First things first-I am happy to announce that Sarah and I are now both officially employed. On the plus side, we are both working in our desired fields, and will likely be able to pay our bills. On the down side, this severely limits our material for a down-on-their-luck memoir about our triumphant return from obscurity.
While Sarah started her job today, I still have another week of unemployment, which means that for the next six days I have more free time on my hands than I have had in probably my entire life. The problem with this is that due to the previous tenants in our apartment being supremely irresponsible, we are unable to get internet or cable until at least Thursday.
I have decided to fill my days by taking on a project that is about two years over due. I am training Suki to walk on a leash. It seems like a simple task, but thanks to my dog’s unreasonable strength and non-stop commitment to testing my love, it is actually extremely difficult.
My strategy in this labor of love is a technique taught to me by years of watching “The Dog Whisperer.” It’s easy enough-you walk like normal, and then when the leash goes tight, you stop cold. Then you resume walking until the leash goes tight again, and then you stop again, and so on. The dog will supposedly learn that when the leash is tight, they don’t go anywhere.
I started this the day after we moved into our place. By the end of our first walk, Suki seemed to have a pretty good idea of what was going on, and by the second day, I was really ready to pat myself on the back. Then we discovered doggy paradise.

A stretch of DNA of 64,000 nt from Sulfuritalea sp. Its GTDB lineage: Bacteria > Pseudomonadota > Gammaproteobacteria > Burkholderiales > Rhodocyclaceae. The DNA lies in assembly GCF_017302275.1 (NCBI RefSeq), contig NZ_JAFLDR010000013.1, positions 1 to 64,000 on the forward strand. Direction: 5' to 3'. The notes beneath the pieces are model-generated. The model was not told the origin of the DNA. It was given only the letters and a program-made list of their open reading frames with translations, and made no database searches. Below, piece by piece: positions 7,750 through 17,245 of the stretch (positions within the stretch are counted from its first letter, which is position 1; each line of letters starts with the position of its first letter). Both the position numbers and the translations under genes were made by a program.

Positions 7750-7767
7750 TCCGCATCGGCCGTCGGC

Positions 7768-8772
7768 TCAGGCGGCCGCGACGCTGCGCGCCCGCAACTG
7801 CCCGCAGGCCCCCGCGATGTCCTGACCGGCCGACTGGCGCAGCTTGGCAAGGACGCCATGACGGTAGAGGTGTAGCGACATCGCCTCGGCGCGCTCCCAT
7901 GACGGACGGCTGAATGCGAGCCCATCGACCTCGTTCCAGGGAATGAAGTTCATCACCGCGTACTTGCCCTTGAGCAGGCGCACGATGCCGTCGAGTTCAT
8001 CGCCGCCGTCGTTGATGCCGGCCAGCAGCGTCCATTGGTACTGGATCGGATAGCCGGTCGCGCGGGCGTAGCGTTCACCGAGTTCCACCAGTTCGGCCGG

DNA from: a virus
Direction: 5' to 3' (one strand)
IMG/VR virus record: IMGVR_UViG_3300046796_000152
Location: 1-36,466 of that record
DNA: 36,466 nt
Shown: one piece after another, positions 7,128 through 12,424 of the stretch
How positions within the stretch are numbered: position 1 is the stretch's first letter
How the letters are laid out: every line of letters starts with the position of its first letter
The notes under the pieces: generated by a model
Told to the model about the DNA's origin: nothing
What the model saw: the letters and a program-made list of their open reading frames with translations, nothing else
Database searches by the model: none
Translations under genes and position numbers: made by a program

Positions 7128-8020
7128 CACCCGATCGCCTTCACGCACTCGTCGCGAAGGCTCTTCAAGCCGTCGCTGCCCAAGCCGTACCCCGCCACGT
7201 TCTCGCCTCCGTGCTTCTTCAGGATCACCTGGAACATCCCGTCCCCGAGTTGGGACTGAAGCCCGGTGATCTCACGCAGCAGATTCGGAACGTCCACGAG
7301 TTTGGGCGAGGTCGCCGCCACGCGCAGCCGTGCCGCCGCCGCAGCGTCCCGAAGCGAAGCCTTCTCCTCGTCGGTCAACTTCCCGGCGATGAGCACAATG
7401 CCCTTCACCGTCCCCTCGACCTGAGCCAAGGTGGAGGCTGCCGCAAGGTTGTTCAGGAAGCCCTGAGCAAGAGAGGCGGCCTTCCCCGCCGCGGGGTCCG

See, we live right by Prospect Park. Every day, from 5 a.m. to 9 a.m. dogs can go off leash. Not only that, but there is a dog beach, where the pups can swim in the lake. It’s unreal. I’ve always said that the dog park is my happy place, but this is a whole different thing.
So here’s the issue. As quickly as Suki figured out that she needed to walk like a lady, her realization that walking usually means doggy paradise came even faster. So now, instead of abiding by my rules, as soon as we get out the door, she tries to actually drag me to the park. On top of that, she has also taken to refusing to go to the bathroom on our short walks, in the hopes that I will keep walking toward the park until she goes.
Of course, her protests fall on deaf ears, as I refuse to negotiate with terrorists. However, every time I congratulate myself on teaching her a lesson, she retaliates by waking me up at about 6 a.m. to go out. Suki and I are having a battle of wits, and she is crushing me.
The problem is, I should probably just not take her to doggy paradise, to really teach her a lesson–but I love it so much that I can’t help myself. I feel like all of this really bodes well for if and when I have to raise children.